Is there any way to prevent a factory reset, like password protection? I would basically like to protect my phone from resetting if it gets stolen.
5I'm doubtful this is possible... as they say "physical access is root access", if they physically have your device they will most likely be able to get around any measures that protect it.– Bryan Denny ♦Jan 31, 2012 at 18:48
1Even if you somehow render the phone useless to a thief, I doubt you're going to get it back.– Nick TFeb 3, 2012 at 19:38
You will always be able to get ADB access to the device if you have physical access by going into recovery mode, which means that no, you can't stop someone from doing a factory reset.– pzkpfwFeb 15, 2013 at 13:21
I've actually contacted Samsung about the fact you can still factory reset devices even when there encrypted, they said they would let the "hire up" security team know. Otherwise, just dont lose your phone or anyone could reset it like its new!– user53077Feb 7, 2014 at 19:08
2I would assume that it's by design. The encryption is there to protect your private data not to brick your device in case you've lost the encryption passphrase.– FlowFeb 8, 2014 at 0:14
Not possible on any stock recoveries that I have seen. A custom recovery would be needed for something like this, although there would be nothing preventing someone from flashing a different Recovery that doesn't have password protection.
Honestly though, factory resetting your device is probably the best thing a thief can do, since this wipes your personal data (at least the portion that's stored on the phone's internal memory.)
"Device Protection" or "Factory Reset Protection" added in Android 5.1 can prevent your device from being usable by a thief even if they factory reset it. Essentially, it keeps the device locked after a factory reset until you enter the Google Account credentials that were on it before the factory reset, locking out the thief (unless they know your account password). See this article for more details.
Note that if your bootloader is unlocked, or if you have the "Enable OEM unlock" developer option checked in Settings, the thief may be able to flash a ROM and evade this protection. Note also that it does not preserve the Android Device Manager, so this is merely to deter/frustrate thieves and not to help you retrieve your device.
I believe it's possible to protect your phone from the hard reset in case it's stolen from you or something related to that.
I would recommend avast! Mobile Security for your mobile phone. It contains a lot of features including the "anti theft" provision. In case your phone is stolen, you can remotely control it using other phone numbers. You can also activate the hard reset protection on your phone and thieves won't be able to activate the hard reset or factory reset on your phone. You can also decide how your phone should behave after the SIM has been changed. For example, the app can close all access to the phone settings, hence closing all acts of trying the factory reset and the hard reset protection simply recovers all data if a hard reset is attempted.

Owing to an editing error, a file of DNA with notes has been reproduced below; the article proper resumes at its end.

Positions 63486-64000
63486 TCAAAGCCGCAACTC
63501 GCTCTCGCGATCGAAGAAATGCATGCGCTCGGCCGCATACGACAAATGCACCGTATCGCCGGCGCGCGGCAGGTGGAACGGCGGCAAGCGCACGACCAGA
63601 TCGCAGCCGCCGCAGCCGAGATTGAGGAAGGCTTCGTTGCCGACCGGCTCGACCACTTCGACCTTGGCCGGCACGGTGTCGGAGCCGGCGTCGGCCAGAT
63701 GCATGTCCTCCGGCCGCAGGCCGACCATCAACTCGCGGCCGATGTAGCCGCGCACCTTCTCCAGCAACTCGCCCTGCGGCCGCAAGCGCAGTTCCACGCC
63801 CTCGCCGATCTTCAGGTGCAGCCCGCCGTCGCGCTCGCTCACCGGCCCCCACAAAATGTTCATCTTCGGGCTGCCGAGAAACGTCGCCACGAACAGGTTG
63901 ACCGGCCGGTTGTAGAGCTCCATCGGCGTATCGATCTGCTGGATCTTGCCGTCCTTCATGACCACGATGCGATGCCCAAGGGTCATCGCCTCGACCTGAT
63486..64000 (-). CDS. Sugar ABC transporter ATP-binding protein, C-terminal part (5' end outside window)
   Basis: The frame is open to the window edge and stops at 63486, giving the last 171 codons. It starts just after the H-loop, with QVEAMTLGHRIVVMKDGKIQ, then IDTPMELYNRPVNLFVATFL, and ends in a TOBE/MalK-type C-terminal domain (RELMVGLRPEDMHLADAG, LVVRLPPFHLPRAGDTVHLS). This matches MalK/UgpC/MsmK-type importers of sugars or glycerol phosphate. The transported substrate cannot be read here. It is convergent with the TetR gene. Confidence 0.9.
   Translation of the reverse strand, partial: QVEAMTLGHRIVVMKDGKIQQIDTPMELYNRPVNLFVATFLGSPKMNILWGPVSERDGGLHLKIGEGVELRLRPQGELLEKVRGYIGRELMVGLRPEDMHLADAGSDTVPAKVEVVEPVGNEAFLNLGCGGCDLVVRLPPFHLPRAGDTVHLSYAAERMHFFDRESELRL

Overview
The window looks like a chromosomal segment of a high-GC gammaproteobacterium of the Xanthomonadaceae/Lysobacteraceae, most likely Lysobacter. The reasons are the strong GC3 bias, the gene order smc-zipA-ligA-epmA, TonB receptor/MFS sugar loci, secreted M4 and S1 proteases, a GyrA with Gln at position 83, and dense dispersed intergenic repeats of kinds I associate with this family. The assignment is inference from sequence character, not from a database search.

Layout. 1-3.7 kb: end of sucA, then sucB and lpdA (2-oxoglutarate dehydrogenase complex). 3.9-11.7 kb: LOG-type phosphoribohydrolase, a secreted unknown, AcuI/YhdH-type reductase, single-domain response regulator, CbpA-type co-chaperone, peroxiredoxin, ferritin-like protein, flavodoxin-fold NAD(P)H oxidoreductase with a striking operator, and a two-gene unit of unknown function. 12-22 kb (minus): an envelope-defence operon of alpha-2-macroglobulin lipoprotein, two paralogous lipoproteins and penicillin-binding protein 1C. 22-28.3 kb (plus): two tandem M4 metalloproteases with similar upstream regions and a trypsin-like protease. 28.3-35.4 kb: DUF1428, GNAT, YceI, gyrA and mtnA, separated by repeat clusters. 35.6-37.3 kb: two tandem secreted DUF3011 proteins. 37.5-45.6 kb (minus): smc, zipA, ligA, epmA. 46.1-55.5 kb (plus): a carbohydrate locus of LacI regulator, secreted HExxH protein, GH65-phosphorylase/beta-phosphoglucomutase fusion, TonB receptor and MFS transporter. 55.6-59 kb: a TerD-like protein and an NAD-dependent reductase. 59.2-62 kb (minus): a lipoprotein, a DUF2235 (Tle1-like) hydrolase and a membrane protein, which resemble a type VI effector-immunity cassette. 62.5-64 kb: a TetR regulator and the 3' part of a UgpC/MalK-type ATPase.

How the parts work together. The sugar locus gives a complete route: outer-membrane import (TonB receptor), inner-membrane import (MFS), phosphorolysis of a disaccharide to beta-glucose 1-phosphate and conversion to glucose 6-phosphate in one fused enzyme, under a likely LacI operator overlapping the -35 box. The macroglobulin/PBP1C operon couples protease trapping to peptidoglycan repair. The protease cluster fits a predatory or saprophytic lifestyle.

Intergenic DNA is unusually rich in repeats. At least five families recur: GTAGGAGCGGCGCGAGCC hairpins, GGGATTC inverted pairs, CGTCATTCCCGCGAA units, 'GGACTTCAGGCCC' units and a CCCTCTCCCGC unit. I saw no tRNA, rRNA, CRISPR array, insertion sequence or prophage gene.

It has worked for me, and I have recovered my Android phone twice now.
Partially correct, read the answer provided by Chahk (wrote 13 months earlier). Also check out Matthew's answer. Your solution is merely an app installed in userspace, read the comments by Firelord in response to user52240's answer. May 12, 2015 at 19:02
Apart from using the Anti-virus which might or might not work, I think you should try applications that can protect certain area of your Android while allowing access to some.I use applock to protect access to my messages and gallery, I think you could also use this application to lock access to settings that lead to factory reset.I think that's the only way for now.There are other applications too that can work much better if you do some research.
But this app will work only when the system is running. You can still go into Recovery and do the reset, thereby removing the app itself as well. Of course, if this app or any other (for that matter) uses encryption on the files, then reset from recovery won't do any good for thief to recover the data.– Firelord ♦May 12, 2015 at 15:30
4Also, as mentioned clearly by OP that the situation is when the device gets stolen. The thief doesn't have to be tech-savvy. Go to some local phone repair shop and ask there to flash the OS. (If the device is a typical Mediatek phone, then all your app security measures will fail against "SP Flash Tool". )– Firelord ♦May 12, 2015 at 15:35
@Firelord Great comments, +1 on that second comment. May 12, 2015 at 19:03